Appen: Connecting people through POI data
Technology has made our world smaller than ever, in a good way. Once upon a time, we might never get the chance to meet a distant relative or may never know the current location of a pizza we ordered 30 minutes ago. Modern technology brings us closer to everything and everyone, and those connections are all facilitated by data.
Point-of-interest (POI) data has a variety of real-world applications including real-time map updates, geolocations, and helping customers find what they’re looking for quickly and efficiently. More interestingly, emerging machine learning applications go beyond getting directions to your destination.
Electric Vehicles Infotainment
Electric vehicles (EVs) use POI data in their in-cabin applications and features. As they increase in ownership each day, gas stations still greatly outnumber charging stations. When heading out for a long drive in a gas-powered vehicle, there is often no thought to pre-plan a route with gas stations. However, when driving electric vehicles, there’s a need to identify where to stop along the route to avoid running out of charge.
Some EVs provide location information of each charging station along the route and will calculate how far the vehicle can drive on its current charge. This information has been made available in large part thanks to data. AI models calculate that information and provide guidance on which route to take based on the POI data collected on the location of charging stations. Some vehicles will even reroute based on the estimated charge left. The increase in charging station accessibility might just be the key to increase ownership of EVs.
Smart Delivery Tracking
Smart delivery vehicles are also increasing in popularity and are equipped with technology to help map out their routes to deliver each item quickly and efficiently. For the consumer, Amazon has enabled a feature called Map Tracking. This provides information on where your package is, how many stops the driver will be making before delivering your package, and you can watch the route the driver is taking on a virtual map. This level of transparency allows customers to know exactly when to expect their package, especially if they want to be home to accept it.
For these types of machine learning applications to work well and provide customers with accurate information, they need up-to-date, high-quality point-of-interest or POI data.
Importance of POI Data Quality
One of the best ways to collect POI data is through a distributed crowd of freelancers. While effective, maintaining data quality when working with thousands or even a million distributed freelancers can be challenging, and getting the most recent and up-to-date POI data is critical. Business hours and whether a business is open changes rapidly, so having the most up-to-date data is critical for the quality of your POI data.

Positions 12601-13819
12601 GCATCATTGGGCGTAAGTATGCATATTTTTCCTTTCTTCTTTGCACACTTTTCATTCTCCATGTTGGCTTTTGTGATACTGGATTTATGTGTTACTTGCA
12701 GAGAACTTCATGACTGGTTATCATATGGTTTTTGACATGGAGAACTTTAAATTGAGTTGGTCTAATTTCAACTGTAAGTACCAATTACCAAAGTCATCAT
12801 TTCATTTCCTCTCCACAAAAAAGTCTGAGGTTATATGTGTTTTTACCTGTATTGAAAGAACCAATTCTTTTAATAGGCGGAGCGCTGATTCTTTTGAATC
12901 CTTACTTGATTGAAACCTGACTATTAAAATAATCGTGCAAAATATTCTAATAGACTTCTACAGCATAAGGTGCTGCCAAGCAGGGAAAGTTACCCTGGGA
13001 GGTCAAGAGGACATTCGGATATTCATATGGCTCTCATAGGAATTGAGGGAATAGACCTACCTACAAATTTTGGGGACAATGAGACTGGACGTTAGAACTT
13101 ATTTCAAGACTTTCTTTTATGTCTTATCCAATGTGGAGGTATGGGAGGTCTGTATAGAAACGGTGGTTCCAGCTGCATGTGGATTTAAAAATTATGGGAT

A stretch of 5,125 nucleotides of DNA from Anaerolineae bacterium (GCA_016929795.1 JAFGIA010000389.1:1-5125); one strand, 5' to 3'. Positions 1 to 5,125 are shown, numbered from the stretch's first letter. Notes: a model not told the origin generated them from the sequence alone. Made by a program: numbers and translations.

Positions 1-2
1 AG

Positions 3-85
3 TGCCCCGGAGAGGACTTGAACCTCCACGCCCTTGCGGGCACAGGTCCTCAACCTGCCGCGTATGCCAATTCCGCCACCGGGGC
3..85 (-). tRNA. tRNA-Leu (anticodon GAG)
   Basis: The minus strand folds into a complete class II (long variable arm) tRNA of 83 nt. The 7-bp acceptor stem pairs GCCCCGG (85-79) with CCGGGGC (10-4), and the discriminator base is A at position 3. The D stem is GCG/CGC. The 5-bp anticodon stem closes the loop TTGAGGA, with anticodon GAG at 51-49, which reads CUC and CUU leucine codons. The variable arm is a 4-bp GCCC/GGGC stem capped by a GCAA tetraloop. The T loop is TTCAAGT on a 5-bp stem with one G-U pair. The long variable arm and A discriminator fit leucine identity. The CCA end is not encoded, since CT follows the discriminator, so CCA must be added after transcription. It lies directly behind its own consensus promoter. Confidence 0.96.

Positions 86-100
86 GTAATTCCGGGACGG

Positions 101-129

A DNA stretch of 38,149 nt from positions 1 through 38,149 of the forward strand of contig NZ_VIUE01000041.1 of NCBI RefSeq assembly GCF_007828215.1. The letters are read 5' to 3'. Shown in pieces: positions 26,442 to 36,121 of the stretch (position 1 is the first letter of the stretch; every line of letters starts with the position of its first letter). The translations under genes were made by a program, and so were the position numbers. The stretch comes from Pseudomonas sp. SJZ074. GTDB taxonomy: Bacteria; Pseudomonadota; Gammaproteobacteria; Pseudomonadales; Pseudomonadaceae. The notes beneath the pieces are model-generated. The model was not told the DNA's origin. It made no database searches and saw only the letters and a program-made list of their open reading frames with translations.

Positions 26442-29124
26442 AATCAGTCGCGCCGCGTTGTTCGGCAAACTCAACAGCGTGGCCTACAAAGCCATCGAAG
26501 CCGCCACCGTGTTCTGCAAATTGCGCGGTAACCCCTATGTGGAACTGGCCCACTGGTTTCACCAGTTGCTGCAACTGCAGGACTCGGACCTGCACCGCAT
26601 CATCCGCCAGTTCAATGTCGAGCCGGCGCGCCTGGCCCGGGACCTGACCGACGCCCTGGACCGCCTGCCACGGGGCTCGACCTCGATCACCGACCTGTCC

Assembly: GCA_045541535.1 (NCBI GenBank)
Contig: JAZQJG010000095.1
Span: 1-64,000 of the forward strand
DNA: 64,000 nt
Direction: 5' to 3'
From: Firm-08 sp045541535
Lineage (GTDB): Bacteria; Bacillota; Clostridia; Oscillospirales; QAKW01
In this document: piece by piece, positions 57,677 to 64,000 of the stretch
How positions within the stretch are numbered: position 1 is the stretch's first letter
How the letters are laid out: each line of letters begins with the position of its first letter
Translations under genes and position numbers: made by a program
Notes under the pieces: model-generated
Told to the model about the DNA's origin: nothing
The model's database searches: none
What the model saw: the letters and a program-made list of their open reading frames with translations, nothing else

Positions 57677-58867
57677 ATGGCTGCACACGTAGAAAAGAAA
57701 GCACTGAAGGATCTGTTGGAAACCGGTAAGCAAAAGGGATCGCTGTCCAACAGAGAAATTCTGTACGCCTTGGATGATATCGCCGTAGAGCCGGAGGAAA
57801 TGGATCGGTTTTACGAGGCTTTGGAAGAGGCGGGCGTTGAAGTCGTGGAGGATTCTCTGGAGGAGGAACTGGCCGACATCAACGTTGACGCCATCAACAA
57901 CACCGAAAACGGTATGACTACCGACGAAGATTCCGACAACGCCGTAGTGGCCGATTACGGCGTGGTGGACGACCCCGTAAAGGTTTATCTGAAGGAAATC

Another important point with POI data is accuracy. Many POI data sources don’t have the most accurate data because they’re pulled from open sources, which may have accuracy issues. To ensure quality, the data must be checked for quality assurance and evaluated to ensure accuracy.
Depending on how the POI data is used, the model may need different, specific data points. Data completeness and inclusivity will be important to include a specific data point about a location. POI data might include the name of the business, the opening hours, where it’s located, or services provided. But it may only offer those data points for some businesses. Reviewing the completeness of the data before deploying an artificial intelligence model is critical to its success.
POI data is connecting people and places to create a seamless, more enhanced, experience for customers and consumers.
The techUK podcast: Innovation in place-based care
In this episode we explore the concept of ‘place’ in care, the principles behind it, the impact of Covid-19 on care delivery, prospects for innovation following the introduction of Integrated Care Systems, examples of industry best practice, and where listeners can go to learn more about ‘place’ and innovation in care.
We were joined by Helena Zaum (Social Care Lead at Microsoft and Chair of techUK’s Social Care Working Group), Scott Cain (Associate at the Connected Places Catapult) and Hannah Groombridge (Healthcare Engagement Manager at Person Centred Software).
This discussion forms part of techUK’s Digital Place Week 2022 activity and features on our recently-launched Social Care Innovation Hub.
Read techUK's latest flagship report, released on Thursday's 'Health and Wellbeing' day:
Right from the start: What should Integrated Care Systems prioritise to make digital, data and technology work for them and their populations?